If there’s one application that sets Blue&Me apart from competing infotainment systems as well as demonstrating its potential power, it’s eco:Drive. It’s a two part application involving data logging in the car itself and a PC application providing analysis and driving advice.


The overall aim of eco:Drive is to increase driver awareness of more efficient driving practices and highlight specific opportunities for improvement. It’s very simple to use. Download and install the eco:Drive application on a PC, configure a USB key as instructed, plug it into your 500 and start driving. The system is clever enough to support multiple drivers using the same vehicle, you simply identify the driver in question as you reconnect the USB stick to your PC to upload the logged data.


eco:Drive requires five days’ worth of data before all its features and functionality are unlocked. But during this initial period you can still view a wealth of data. For each journey, you can examine the overall journey time, distance travelled, Co2 emitted and cost in fuel. The eco:Drive PC application, we’re happy to note, is extremely slick, attractive and easy to use.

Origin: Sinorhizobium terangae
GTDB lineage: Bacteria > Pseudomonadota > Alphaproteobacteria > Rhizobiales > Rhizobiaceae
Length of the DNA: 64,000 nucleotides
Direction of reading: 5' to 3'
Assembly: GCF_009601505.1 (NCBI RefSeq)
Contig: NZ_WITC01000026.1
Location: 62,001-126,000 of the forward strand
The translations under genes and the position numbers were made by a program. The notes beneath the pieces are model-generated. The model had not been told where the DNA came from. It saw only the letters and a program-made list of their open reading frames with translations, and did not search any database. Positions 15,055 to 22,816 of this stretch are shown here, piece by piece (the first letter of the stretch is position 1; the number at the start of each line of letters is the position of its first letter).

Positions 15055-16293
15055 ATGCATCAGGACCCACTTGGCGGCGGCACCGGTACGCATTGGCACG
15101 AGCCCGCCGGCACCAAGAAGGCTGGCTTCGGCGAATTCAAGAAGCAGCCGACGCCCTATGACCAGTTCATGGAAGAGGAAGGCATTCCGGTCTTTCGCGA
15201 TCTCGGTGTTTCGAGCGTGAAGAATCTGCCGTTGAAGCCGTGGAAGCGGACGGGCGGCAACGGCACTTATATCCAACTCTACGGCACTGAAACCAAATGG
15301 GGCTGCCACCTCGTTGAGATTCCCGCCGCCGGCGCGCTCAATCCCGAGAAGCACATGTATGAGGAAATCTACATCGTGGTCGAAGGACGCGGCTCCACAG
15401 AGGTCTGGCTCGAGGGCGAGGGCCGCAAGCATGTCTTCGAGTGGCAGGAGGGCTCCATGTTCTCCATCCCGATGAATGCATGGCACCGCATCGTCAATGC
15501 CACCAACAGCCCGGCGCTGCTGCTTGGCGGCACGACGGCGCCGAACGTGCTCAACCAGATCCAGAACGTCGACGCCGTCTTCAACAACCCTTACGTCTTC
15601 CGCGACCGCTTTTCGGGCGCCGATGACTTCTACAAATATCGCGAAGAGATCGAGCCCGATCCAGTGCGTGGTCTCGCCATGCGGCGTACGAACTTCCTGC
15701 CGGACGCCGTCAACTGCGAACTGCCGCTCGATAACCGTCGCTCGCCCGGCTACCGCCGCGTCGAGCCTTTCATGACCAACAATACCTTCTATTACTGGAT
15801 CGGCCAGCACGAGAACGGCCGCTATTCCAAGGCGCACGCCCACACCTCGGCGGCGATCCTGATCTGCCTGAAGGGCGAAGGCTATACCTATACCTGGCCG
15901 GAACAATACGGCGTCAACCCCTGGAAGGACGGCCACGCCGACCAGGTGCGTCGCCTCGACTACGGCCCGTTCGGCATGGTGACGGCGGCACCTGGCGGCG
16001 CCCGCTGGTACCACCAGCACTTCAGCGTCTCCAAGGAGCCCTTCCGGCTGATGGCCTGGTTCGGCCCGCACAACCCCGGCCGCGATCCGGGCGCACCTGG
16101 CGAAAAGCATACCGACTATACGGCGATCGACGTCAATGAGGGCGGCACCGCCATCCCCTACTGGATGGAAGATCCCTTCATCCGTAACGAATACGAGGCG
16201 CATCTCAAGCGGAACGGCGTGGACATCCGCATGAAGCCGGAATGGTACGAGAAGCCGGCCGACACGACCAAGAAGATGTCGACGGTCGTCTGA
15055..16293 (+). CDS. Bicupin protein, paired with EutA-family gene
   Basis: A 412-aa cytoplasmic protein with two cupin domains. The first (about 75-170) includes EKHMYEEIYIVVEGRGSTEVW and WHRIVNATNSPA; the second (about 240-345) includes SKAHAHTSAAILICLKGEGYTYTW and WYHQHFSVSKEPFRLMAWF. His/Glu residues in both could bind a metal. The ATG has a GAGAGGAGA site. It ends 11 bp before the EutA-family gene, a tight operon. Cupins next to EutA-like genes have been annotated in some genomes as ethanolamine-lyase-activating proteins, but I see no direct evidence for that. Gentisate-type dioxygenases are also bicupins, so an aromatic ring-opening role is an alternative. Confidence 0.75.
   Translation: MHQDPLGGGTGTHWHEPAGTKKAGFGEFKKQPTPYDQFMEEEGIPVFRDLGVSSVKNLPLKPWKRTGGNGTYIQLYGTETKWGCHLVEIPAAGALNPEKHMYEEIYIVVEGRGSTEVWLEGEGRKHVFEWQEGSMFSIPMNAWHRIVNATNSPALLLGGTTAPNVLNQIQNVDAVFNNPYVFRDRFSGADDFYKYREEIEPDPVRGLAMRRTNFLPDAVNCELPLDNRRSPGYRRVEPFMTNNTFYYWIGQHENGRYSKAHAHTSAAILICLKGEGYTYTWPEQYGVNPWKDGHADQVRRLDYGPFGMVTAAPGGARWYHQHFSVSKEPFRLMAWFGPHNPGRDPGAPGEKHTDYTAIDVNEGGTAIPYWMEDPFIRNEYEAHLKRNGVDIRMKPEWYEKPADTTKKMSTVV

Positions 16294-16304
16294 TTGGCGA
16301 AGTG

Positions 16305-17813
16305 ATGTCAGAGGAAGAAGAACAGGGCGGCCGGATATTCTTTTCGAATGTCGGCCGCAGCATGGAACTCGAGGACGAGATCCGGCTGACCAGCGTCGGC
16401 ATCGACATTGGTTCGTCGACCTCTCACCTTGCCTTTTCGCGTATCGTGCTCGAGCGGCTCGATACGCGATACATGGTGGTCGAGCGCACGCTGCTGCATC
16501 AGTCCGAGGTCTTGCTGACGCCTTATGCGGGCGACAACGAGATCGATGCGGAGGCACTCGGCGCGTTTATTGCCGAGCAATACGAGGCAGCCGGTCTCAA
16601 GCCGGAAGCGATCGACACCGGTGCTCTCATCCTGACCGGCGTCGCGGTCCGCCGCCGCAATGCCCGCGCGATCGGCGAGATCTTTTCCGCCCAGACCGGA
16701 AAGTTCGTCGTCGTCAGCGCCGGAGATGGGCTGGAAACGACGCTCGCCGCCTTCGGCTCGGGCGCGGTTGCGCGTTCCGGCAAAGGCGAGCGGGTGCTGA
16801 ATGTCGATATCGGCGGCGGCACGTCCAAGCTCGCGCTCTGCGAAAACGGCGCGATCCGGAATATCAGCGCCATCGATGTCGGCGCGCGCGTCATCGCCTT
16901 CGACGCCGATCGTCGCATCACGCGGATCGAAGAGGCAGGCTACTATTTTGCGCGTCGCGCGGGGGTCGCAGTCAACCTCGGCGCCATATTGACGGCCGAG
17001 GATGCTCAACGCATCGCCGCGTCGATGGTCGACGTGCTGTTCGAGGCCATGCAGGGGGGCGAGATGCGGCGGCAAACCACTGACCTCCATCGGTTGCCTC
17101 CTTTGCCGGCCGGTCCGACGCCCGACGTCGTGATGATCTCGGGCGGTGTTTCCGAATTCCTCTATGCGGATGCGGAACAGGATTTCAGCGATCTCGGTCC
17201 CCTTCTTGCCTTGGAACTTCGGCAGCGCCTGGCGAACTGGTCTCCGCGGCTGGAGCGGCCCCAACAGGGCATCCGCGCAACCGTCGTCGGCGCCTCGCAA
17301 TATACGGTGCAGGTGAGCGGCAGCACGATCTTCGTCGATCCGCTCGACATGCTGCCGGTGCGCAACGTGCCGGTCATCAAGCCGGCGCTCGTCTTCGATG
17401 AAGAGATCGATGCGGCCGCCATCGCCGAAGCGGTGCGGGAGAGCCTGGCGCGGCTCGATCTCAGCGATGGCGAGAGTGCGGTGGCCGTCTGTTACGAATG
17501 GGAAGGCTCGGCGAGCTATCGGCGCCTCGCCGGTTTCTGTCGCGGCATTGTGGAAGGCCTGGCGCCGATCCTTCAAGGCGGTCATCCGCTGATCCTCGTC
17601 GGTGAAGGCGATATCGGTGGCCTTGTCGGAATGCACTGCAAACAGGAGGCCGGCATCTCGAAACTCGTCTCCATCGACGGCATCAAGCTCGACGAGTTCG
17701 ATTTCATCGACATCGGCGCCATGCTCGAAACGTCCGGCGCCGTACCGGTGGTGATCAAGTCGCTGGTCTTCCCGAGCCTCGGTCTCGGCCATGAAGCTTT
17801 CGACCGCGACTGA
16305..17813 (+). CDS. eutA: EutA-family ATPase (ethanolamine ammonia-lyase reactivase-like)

If you’re the sort of person who really cares about saving either your wallet or the planet, it’s fascinating stuff. You can, for instance, compare in detail the merits of attempting a given journey at different times of day or at different speeds. Likewise, it’s much easier to make an informed choice about the cost of driving compared to public transport alternatives. It also appears to be quite accurate, returning exactly the same 42.2 mile distance for both legs of a return journey test route.